The center of mass was estimated by taking the average of all the points at the first (unfiltered) time step.  The pose was chosen arbitrarily to be [.5 .5 .5 .5] and marker locations relative to the center of mass were calculated based on this pose and the first time step measurements.  The angular velocities were assumed to be [0 0 0] and the moments of inertia to be equal.
The values for the process noise (Q) and the measurement noise (R) were chosen through experimentation.  The value for R was set to .333, based on the estimated variance from the noisy readings.  To simplify things, a uniform diagonal Q was chosen for all state variables and was set at .000001.  This provided a good balance between accurate and fast convergence of state parameters.
The plots below show the convergence of the moments of inertia and angular momentum to the correct values from the simulation.  Note the that colors denoting the axis for each velocity do not match on the velocity plot.  This is because the filter converged to a set of parameters that were equivalent and orthogonal to the ‘true’ values provided in the simulation.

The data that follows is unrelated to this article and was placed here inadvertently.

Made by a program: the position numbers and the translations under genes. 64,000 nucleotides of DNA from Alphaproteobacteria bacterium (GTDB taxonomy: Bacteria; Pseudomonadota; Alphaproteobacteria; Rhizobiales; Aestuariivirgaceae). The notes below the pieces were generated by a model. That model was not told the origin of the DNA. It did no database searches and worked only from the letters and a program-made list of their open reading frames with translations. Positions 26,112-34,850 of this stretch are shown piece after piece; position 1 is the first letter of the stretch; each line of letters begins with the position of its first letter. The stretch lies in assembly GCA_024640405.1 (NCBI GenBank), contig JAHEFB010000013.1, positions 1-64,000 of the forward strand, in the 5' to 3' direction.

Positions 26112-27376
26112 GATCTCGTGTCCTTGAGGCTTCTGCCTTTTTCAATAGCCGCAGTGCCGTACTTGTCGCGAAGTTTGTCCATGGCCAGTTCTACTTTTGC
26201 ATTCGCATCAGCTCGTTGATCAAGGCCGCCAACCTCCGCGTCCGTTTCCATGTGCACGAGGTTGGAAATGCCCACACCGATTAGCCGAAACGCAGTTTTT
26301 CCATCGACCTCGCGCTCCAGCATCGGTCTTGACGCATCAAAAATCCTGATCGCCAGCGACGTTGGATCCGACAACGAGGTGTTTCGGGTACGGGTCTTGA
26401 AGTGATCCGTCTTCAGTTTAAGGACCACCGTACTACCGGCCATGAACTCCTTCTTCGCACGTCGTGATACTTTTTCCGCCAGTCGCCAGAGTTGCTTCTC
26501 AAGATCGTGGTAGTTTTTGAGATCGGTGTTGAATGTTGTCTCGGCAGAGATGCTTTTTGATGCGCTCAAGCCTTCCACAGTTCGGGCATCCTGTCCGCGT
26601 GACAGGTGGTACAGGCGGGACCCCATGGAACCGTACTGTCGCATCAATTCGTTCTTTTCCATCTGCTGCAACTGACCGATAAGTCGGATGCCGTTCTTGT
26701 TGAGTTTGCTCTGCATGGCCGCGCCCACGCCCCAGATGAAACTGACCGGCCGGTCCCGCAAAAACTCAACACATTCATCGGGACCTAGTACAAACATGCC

This filter implementation ran fast enough to process the data in ‘real time’, even in MATLAB.  The video below shows the filter converging to data from the simulation.  The blue circles are the true marker locations, the green circles are the noisy measurements that are used in filtering, and the red crosses are the filtered estimates.  The blue and red star are the actual and estimated centers of mass, respectively.
This is a transient Kalman filter.  Because of the continued re-linearization of the dynamics about the current state, the covariance and Kalman matrices are constantly changing.  The covariance matrix becomes roughly constant over the 10000 timesteps of the simulation, but the Kalman gains settle into a roughly cyclic pattern as the artifact tumbles due to its non-linear dynamics.
These gain plots were used to attempt to create a steady-state Kalman filter.  Due to the fact that the system is non-linear, this is a bad idea.  I tried a couple different methods that used the gains towards the end of the simulation, both averaging over an extended period and trying consistent gains sampled at different points in time.  The filter always diverged within ~20 seconds, and was accurate only briefly, if ever.